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The world of Pugin

Hugh Pearman

In this, the bicentenary of the birth of the great Gothic Revivalist Augustus Welby Northmore Pugin, what better way to celebrate than to join a bunch of chums to rent the man’s own house in Ramsgate, Kent? So that is just what we did, thanks to the Landmark Trust’s exemplary restoration of the house a few years back.

Ramsgate has a lot of Pugin because next door to the house is the Roman Catholic church of St. Augustine’s that he funded and built (and in which he is buried) while across the road is St. Augustine’s Abbey, which he imagined but which his son Edward Welby built. There are other Pugin buildings in town, not least the splendid Granville Hotel by Edward Welby - now apartments slightly spoiled by a not-quite-good-enough rebuilt west wing which at any rate part-replaces a war-damaged section.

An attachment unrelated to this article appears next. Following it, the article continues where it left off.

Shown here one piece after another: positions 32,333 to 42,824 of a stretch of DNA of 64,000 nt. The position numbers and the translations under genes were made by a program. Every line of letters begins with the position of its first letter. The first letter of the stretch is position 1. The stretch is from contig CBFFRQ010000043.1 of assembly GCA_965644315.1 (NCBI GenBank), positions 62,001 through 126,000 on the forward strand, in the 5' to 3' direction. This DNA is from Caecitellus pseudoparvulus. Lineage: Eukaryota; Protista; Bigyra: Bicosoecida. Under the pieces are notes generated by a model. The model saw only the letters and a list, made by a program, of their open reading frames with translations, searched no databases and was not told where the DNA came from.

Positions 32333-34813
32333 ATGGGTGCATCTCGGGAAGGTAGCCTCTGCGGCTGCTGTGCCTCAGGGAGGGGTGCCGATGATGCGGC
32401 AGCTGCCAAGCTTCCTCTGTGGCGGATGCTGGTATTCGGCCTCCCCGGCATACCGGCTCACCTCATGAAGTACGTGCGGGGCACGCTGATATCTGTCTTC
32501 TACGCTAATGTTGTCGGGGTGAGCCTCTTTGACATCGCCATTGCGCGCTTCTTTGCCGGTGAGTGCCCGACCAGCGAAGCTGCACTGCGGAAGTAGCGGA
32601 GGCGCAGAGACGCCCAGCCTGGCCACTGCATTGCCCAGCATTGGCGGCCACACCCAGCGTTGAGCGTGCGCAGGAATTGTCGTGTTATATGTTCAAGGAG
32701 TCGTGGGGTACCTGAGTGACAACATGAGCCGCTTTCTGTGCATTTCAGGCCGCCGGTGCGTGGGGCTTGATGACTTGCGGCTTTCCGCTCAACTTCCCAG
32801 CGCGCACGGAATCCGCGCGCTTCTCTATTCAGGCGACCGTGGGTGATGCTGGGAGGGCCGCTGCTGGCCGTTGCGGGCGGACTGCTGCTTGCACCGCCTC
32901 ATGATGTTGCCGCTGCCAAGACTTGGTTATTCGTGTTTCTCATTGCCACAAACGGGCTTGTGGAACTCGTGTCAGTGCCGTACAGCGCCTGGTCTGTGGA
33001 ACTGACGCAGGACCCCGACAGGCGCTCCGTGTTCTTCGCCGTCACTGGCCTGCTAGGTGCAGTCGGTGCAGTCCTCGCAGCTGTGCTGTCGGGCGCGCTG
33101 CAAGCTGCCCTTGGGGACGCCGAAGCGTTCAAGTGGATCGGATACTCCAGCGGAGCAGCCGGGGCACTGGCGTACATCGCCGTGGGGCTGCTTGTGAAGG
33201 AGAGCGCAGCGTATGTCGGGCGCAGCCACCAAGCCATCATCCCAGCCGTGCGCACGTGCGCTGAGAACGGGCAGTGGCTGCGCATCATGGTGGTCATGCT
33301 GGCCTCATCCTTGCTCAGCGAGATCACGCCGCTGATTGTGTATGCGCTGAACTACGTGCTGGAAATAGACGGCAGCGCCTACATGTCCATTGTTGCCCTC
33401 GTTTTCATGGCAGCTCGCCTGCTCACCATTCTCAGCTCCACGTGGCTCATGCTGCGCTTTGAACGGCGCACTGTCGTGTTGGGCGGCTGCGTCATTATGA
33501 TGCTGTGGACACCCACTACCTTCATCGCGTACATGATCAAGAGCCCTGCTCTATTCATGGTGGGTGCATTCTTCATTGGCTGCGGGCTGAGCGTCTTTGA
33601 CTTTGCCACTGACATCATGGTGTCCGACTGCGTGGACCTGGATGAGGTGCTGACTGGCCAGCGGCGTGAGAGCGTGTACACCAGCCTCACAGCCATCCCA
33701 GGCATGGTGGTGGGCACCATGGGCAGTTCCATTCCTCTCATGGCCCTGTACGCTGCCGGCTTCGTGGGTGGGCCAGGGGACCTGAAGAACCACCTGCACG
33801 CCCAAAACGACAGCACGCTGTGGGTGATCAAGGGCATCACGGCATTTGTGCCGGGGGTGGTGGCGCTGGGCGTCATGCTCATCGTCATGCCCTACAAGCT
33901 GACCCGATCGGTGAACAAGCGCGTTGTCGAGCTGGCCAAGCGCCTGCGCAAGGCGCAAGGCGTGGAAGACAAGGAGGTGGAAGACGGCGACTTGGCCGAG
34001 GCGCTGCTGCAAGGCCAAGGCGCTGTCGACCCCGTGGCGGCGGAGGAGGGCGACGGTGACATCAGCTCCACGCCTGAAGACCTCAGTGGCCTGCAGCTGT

We got to see inside the church with its hyper-realistic medieval-clothed Stations of the Cross. A restoration programme is planned. The Abbey is now closed, the few monks left having departed - that’s a worry for the future.

Perhaps it’s going a bit far to call for this part of Ramsgate to be declared a World Heritage Site, as Clive Aslet did in the Telegraph recently. But it certainly fulfils Pugin’s dream of a pre-Reformation, pre-Renaissance settlement. I can confirm that to stay in the house with its vast rooms and vibrant (for once a correct use of the word) interior colour scheme is a delight. You soon get used to the evidence of Pugin’s Catholic zealotry everywhere - Virgins, crucifixes, even his very own private chapel. It is a very comfortable and usable family home.

And it’s great to be able to climb to the tower and gaze out to sea as he did, looking for wrecks to salvage in his boat. Or sit at his table in the window of the library overlooking the garden and the sea beyond. There he dashed off the plans for the Palace of Westminster while humming snatches of opera or Gregorian chant.